Finding references, researching, quoting, linking, contextualizing, vetting, selecting appropriate images and info to add is indeed a very time-intensive activity, which requires at least the same time needed to write a good article.

    On the other hand if you refer simply to the ability to pick interesting content and share with an appropriate intro to your audience, leaving everything else as is, I can definitely agree, that such approach can save truckloads of time.

    So, while I agree fully with points 2, 3 and 4 I tend to strongly disagree on 1 and 4:

    1) Content curation fills holes in your editorial offering. Use content curation to cover topics where you lack depth of in-house expertise. Instead of creating in-depth information, you provide context and commentary.

    ********* Curating topics where you lack expertise or competence is a safe bet for losing credibility in the eyes of those who are indeed competent in that area and follow your stories. They can tell a good, quality, vetted and properly contextualized story from any attractively titled post with little meat and insight.

    4) Content curation requires lower amounts of internal production resources. Since curated content starts with published content from other places, it does need the same level of editorial and technology work to get it in shape.

    *********** it all depends on what curation entails for who defines it. If it is about picking and resharing with others, yes, you are right, but if you ask me, and those who do this for a living, I’d say that level of editorial attention and tech support needed is much higher than the one needed to write a normal article.

    My two cents.

    • heidicohen

      Robin,

      I’m honored that you not only read my content but also took the time to write such a thoughtful response.

      Point #1] To clarify, what I meant by filling holes doesn’t mean total lack of expertise. For example, I couldn’t write about science (I spent my first day at the University of Chicago trying to persuade my advisor that I didn’t need to take bio!)

      That said, in today’s deep well of information, a competent content curator can cover an adjacent niche where he/she lacks depth to create original content.

      Point #4] I appreciate your point of view on this point but curated content still doesn’t need creative input and inspiration. That doesn’t mean that the curator and related support still add a lot to the process including elements such as asset management that many content creators overlook.

      Thank you again,
      Happy marketing,
      Heidi

      • Carlos

        As someone who is still trying to separate heads from tails on the issue of content curation, I found this article quite helpful – especially the points of disagreement between Heidi and Robin.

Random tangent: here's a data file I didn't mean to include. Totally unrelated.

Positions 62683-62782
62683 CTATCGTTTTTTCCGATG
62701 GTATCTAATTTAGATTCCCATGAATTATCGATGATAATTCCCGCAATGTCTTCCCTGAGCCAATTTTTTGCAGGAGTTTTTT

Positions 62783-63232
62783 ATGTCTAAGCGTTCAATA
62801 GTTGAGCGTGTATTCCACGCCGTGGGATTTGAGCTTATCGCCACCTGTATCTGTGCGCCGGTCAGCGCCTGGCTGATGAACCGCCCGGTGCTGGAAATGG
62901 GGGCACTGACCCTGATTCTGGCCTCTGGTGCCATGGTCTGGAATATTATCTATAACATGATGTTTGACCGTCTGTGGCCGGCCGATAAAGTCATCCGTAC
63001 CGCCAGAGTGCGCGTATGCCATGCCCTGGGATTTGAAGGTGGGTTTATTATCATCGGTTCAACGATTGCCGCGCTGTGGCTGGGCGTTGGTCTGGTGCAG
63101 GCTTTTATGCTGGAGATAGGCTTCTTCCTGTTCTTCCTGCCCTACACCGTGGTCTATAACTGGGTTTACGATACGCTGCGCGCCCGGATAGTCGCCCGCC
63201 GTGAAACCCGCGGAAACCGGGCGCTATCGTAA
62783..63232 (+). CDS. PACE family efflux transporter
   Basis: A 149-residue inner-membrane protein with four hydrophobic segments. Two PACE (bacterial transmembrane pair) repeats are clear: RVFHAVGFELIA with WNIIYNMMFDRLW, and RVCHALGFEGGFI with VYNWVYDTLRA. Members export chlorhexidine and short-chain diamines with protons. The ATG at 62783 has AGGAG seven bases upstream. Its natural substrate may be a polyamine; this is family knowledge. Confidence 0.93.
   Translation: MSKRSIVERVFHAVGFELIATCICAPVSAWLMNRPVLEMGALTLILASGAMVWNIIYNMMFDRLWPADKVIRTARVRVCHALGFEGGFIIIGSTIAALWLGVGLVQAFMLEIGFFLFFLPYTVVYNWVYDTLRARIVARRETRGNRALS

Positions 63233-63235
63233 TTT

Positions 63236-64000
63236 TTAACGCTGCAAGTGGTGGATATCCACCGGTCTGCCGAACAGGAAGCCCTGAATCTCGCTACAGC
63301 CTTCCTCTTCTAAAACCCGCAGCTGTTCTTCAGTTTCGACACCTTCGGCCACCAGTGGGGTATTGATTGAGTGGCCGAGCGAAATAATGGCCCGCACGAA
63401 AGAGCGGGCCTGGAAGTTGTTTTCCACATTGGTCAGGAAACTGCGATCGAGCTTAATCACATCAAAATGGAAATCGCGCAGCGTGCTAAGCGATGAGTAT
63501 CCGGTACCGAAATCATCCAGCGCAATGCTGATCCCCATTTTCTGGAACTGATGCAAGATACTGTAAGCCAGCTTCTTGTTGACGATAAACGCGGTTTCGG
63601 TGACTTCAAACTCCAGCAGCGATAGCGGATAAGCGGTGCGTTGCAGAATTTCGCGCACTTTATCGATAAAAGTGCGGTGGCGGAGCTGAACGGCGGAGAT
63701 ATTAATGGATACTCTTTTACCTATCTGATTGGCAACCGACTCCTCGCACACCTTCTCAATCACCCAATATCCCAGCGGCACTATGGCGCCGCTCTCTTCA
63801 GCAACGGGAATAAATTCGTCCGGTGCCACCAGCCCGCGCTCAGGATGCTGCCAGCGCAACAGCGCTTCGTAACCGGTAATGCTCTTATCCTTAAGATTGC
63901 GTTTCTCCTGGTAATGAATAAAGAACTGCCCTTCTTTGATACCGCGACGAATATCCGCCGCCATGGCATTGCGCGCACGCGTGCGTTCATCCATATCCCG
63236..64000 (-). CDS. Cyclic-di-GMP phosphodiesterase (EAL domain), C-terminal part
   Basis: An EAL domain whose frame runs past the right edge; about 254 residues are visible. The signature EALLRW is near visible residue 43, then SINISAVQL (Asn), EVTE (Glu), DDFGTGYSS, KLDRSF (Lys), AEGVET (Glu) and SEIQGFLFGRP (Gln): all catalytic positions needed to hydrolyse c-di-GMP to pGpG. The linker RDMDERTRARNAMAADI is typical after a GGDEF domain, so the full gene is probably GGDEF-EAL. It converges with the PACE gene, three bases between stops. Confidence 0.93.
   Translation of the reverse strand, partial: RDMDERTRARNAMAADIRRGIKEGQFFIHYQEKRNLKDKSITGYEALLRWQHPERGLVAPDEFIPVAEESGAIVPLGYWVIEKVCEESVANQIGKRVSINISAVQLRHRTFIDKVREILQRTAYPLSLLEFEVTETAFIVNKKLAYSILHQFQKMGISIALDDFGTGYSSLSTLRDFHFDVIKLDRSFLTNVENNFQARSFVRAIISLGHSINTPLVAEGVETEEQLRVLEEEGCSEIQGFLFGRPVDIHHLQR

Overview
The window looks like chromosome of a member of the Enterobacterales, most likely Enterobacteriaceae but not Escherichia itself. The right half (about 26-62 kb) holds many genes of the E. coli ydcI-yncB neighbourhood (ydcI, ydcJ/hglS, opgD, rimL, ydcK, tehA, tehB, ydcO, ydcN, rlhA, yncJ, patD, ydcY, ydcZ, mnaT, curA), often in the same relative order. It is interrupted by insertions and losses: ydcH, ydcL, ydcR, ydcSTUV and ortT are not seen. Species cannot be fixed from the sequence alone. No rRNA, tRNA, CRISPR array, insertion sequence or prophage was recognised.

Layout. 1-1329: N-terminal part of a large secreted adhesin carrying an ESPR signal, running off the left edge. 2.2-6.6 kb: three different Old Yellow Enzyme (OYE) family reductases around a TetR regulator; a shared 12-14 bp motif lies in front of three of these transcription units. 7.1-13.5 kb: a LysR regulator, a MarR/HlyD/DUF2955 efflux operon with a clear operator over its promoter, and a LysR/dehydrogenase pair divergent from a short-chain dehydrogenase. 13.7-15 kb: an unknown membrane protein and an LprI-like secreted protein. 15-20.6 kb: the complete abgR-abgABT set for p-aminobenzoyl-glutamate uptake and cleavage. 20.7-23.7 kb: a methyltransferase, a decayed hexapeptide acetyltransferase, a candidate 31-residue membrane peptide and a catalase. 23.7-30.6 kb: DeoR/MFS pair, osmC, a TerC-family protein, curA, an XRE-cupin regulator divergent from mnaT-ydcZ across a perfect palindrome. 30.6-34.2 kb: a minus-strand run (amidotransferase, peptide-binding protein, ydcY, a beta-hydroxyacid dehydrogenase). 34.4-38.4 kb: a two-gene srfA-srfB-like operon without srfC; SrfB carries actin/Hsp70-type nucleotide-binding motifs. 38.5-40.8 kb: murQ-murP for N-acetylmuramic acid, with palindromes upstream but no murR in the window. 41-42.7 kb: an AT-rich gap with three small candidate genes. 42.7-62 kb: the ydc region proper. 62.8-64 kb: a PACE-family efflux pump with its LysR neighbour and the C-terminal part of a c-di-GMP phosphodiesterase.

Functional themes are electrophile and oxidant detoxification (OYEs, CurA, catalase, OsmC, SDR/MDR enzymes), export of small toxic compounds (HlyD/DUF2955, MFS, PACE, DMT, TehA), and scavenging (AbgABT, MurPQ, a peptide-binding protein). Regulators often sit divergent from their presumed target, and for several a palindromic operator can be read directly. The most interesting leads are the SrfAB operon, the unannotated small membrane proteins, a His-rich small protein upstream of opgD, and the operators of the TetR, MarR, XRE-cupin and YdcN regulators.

I struggle with curating because I come from a blogging background and want to add my commentary to everything I post. If I do too little, I feel like I’m acting as if I’m posting for Twitter or Facebook. If I post more, I want to write a full blog post.

        By the way, I found this article via Scoop.It: http://sco.lt/6peVk1.

        Would you consider the Scoop.it piece to be curating content? Just wondering.

        Thanks again for the discussion.

  • http://www.linkedin.com/in/joshlight/ Josh Light

    This is awesome:

    Content curation fills holes in your editorial offering. Use content curation to cover topics where you lack depth of in-house expertise. Instead of creating in-depth information, you provide context and commentary.
    You’re essentially admitting a lack of knowledge in some area, finding an influencer who has knowledge, and translating their message for your target audience. Pretty cool tactic.

    • heidicohen

      Josh —
      Please understand that this doesn’t mean a complete lack of knowledge!!! See Robin’s comments below for further enlightenment on the topic.

      Holes are more a matter of depth on adjacent topics.

      Remember you don’t want to appear to be a fake on social media once you share the content.

      Happy marketing,
      Heidi

  • Kostas

    Thanks Heidi, I found this really interesting. I think a lot of people are wary of content curation because it has been drummed into them that any sort of duplicate content is bad. However, I think when used appropriately it is a great tool in our arsenal.

  • http://jobs57.com ankya7

    Content Curation surely fills the gap for markters. Heidi can you please share how exactly to do content curation because I havent come across any good article on best ways to do content curation and what is the best platform to go with.